Kimberly Willis Holt

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(Beacham's Guide to Literature for Young Adults)

Kimberly Willis Holt was born during a hurricane in Pensacola, Florida. While growing up, she lived in Paris, Guam, and several other U.S. states because her father was a navy chief. Today, she lives in Amarillo, Texas, with her husband and daughter, but seven generations of her family have lived in Louisiana. She still calls Forest Hill, Louisiana, home because that is where her parents were from and that was the place to which they always returned during her childhood.

When she was twelve, Holt read Carson McCullers's book The Heart Is a Lonely Hunter, and as she explained in an interview for Kathleen Horning's online article for School Library Journal, "It was life-changing because of the characters. That was the first time I read a book where the characters seemed like real people to me." Other books she read as a child were the Little House on the Prairie books, Little Women, To Kill a Mockingbird, and many biographies.

She admits to being a shy, quiet child and an average student because her family was always moving around, which always made her the new girl at school. Holt credits her seventh-grade science teacher with encouraging her love of writing. He read a poem she wrote about a Vietnam soldier and insisted she show it to the creative writing teacher. But a few years later, another teacher discouraged her. "She was a great teacher, but she would praise other people's writing, but not mine. I was very shy and insecure and I took it as though I really wasn't meant to be a writer. That kept me from writing for a long time." In the School Library Journal interview, Holt further explains that this experience is the reason she always encourages students to believe in themselves. "Don't let one person stop you," she advises.

College was a disappointment for Holt. She majored in broadcast journalism but never completed her degree. Instead, as a senior, she quit school to work full-time in the news department at a radio station. She then worked as an interior decorator before moving to Amarillo. It was there that Holt decided to treat her writing as a real job. She published some articles, essays, and short stories before turning to her young adult novels.

The inspiration for My Louisiana Sky occurred when Holt was nine years old. She and her mother passed a woman on a Louisiana back road. Holt's mother told her that the woman was mentally retarded and that she had a lot of children. The memory stayed with Holt, until the voice of twelve-year-old Tiger, the main character in her book, came to her in Amarillo. Having never written for children, Holt reacquainted herself with the middle grade and young adult literature available at the library. Pam Conrad's Prairie Songs was among the books she read, and Holt considers Conrad a mentor. "Conrad taught me that you can write about anything for children. There are no limits."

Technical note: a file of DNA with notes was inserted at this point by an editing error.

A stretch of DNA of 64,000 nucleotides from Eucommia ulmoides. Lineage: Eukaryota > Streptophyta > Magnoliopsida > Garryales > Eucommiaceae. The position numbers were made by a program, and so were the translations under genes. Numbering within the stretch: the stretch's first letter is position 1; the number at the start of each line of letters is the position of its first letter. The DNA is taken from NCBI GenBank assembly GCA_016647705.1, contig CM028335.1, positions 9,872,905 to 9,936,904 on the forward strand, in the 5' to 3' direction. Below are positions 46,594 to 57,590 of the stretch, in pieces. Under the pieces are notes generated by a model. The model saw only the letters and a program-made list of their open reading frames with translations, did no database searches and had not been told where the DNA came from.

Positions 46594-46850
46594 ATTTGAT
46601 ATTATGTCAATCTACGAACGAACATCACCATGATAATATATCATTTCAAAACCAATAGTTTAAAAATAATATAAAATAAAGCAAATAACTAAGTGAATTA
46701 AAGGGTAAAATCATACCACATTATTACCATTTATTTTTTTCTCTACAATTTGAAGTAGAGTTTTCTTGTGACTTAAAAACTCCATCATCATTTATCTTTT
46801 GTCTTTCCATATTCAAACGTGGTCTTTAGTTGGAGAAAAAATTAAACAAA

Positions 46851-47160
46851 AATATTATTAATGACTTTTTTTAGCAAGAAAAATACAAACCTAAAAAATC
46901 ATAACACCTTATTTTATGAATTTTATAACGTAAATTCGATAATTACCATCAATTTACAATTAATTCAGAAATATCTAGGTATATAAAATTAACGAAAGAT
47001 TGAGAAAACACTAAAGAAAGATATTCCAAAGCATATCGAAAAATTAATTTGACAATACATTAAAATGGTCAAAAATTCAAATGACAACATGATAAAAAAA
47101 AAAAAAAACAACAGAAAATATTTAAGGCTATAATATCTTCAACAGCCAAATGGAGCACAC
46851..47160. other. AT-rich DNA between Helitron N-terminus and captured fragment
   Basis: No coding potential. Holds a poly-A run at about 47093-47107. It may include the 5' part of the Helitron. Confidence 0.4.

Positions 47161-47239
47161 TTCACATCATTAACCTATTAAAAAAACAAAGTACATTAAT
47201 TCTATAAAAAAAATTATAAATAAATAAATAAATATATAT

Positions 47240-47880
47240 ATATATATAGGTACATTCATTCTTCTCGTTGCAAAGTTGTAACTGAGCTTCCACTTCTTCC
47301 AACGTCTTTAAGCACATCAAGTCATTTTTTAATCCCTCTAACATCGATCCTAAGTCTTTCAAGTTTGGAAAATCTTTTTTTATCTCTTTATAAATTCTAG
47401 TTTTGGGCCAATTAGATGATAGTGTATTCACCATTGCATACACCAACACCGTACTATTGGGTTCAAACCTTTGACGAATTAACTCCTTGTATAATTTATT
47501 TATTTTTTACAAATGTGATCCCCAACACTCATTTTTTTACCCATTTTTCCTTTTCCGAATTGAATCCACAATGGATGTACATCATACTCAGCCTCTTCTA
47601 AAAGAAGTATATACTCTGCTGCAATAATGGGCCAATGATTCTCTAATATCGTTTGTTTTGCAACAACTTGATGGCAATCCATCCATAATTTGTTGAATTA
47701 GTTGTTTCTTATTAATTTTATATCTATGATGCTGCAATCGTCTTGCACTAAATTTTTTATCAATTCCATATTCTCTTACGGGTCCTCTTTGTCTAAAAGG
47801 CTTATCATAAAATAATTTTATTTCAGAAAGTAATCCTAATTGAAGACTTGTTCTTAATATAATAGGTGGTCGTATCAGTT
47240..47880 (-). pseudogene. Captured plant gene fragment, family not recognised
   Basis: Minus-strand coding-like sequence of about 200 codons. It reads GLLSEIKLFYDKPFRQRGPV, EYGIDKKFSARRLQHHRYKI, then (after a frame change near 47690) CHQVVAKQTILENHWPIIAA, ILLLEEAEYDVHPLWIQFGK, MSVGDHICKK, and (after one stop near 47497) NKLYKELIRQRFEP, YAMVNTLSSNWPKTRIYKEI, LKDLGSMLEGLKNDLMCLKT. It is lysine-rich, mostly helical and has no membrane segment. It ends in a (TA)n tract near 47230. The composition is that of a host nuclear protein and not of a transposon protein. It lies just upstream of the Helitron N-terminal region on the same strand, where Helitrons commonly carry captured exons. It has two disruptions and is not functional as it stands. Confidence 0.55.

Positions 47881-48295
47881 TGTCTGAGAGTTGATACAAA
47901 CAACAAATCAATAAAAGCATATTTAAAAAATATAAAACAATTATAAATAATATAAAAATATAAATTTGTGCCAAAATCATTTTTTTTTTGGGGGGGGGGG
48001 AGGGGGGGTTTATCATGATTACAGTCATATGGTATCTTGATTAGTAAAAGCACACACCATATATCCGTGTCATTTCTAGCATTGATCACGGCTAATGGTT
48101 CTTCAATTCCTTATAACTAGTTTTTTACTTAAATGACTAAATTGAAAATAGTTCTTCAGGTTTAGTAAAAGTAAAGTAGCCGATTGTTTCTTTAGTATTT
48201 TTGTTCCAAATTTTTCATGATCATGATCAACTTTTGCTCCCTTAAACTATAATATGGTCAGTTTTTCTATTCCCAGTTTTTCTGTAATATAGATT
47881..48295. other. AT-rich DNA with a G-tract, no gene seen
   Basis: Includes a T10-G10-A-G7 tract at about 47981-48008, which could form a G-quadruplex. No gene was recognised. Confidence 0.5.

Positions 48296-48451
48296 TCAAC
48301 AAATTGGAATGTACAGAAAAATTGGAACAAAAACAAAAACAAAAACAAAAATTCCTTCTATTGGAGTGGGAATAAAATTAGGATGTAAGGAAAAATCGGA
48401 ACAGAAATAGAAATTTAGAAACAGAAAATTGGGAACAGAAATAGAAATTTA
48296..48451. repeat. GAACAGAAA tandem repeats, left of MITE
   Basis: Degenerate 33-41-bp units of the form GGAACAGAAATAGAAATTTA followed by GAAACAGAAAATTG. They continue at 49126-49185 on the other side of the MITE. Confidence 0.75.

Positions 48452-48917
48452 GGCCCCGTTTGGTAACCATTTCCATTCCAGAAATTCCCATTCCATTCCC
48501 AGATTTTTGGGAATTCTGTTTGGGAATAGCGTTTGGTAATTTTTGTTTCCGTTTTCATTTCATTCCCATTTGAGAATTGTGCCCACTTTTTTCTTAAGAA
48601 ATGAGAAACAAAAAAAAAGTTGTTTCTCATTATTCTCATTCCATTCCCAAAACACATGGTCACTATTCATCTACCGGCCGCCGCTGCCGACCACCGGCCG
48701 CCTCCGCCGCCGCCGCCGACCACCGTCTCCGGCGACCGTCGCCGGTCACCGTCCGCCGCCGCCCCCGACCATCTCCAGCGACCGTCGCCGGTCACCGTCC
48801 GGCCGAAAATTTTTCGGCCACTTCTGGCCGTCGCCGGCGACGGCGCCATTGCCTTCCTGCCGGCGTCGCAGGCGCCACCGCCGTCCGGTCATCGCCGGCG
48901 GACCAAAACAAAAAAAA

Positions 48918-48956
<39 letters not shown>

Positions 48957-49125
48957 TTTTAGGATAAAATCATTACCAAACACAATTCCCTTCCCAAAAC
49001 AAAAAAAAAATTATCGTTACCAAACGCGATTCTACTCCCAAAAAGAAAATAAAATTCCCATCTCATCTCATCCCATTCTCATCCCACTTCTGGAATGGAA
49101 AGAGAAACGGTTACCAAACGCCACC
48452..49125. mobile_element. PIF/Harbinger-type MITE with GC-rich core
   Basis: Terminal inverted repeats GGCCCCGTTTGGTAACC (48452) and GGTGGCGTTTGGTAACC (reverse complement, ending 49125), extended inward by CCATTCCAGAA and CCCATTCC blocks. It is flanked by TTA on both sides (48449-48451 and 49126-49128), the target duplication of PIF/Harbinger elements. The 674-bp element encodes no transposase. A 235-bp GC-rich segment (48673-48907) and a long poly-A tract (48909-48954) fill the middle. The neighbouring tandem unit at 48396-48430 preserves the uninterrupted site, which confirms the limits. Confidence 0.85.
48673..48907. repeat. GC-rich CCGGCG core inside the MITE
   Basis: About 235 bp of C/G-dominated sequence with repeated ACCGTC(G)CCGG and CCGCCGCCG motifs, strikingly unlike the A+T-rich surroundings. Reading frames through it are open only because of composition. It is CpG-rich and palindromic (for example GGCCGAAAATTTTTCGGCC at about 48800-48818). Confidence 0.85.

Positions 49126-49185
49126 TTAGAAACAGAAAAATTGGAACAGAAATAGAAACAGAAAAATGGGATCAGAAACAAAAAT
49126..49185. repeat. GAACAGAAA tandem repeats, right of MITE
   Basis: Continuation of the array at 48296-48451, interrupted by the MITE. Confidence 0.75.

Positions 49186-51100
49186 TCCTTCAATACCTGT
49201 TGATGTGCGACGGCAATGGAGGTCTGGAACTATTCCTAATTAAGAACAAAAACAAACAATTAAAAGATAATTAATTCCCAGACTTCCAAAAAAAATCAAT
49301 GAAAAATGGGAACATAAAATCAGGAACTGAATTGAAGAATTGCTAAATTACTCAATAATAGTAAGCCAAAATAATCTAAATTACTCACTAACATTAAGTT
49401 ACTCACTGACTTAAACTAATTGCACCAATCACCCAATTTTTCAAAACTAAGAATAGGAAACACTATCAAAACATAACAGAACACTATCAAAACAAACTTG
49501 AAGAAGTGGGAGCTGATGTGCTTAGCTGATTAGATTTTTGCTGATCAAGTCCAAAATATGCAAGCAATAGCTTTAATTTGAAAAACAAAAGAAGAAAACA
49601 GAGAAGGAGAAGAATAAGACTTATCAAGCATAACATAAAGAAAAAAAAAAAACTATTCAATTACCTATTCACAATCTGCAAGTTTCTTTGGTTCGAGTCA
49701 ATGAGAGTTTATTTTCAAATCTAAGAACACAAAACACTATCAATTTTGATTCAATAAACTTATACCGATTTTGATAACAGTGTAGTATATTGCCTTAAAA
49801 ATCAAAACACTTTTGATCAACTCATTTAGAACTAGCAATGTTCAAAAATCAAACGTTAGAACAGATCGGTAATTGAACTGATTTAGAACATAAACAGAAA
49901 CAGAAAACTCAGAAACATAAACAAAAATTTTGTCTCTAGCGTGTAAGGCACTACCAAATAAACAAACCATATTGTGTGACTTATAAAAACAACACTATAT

The path to publication was not easy. Holt received rejections from agents and editors, but she never lost hope. She estimates that she did approximately twenty revisions, writing off and on for three years, before an editor at Henry Holt offered to buy My Louisiana Sky, and still there was revision to be done. But Holt claims to love rewriting, and it obviously pays off. My Louisiana Sky received numerous awards, including the Boston Globe-Horn Book Award Honor for Fiction. It was also selected as one of the American Library Association's Best Ten Books for Young Adults and an ALA Notable Book for Children. Bank Street College also honored it with the Josette Frank Award, and the book was chosen as a Booklist Editor's Choice.

G. P. Putnam's Sons published Mister and Me in 1998. This book took approximately four months to write and was inspired by stories Holt heard from her father about her great grandfathers who worked in a small Louisiana sawmill town. In an interview on CNN's chat page about books, Holt reveals, "even though they're not true stories, there are many truths in them," and like My Louisiana Sky, Mister and Me garnered...

(The entire section is 1,112 words.)